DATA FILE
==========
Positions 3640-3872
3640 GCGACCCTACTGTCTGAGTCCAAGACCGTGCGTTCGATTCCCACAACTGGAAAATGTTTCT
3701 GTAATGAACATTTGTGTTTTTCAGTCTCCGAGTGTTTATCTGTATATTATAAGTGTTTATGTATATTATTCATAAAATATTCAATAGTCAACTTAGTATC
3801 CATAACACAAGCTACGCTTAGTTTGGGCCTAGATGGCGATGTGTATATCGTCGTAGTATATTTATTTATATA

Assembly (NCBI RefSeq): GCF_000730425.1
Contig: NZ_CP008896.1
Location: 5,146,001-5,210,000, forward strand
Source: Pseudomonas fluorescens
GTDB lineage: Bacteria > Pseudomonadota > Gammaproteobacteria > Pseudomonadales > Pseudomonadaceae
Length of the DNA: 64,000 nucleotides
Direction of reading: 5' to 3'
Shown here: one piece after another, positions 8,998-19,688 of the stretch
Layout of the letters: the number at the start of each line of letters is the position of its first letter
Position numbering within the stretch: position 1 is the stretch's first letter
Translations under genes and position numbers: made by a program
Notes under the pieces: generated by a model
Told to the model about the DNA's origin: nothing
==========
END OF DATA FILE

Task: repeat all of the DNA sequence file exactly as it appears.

Positions 3640-3872
3640 GCGACCCTACTGTCTGAGTCCAAGACCGTGCGTTCGATTCCCACAACTGGAAAATGTTTCT
3701 GTAATGAACATTTGTGTTTTTCAGTCTCCGAGTGTTTATCTGTATATTATAAGTGTTTATGTATATTATTCATAAAATATTCAATAGTCAACTTAGTATC
3801 CATAACACAAGCTACGCTTAGTTTGGGCCTAGATGGCGATGTGTATATCGTCGTAGTATATTTATTTATATA

Assembly (NCBI RefSeq): GCF_000730425.1
Contig: NZ_CP008896.1
Location: 5,146,001-5,210,000, forward strand
Source: Pseudomonas fluorescens
GTDB lineage: Bacteria > Pseudomonadota > Gammaproteobacteria > Pseudomonadales > Pseudomonadaceae
Length of the DNA: 64,000 nucleotides
Direction of reading: 5' to 3'
Shown here: one piece after another, positions 8,998-19,688 of the stretch
Layout of the letters: the number at the start of each line of letters is the position of its first letter
Position numbering within the stretch: position 1 is the stretch's first letter
Translations under genes and position numbers: made by a program
Notes under the pieces: generated by a model
Told to the model about the DNA's origin: nothing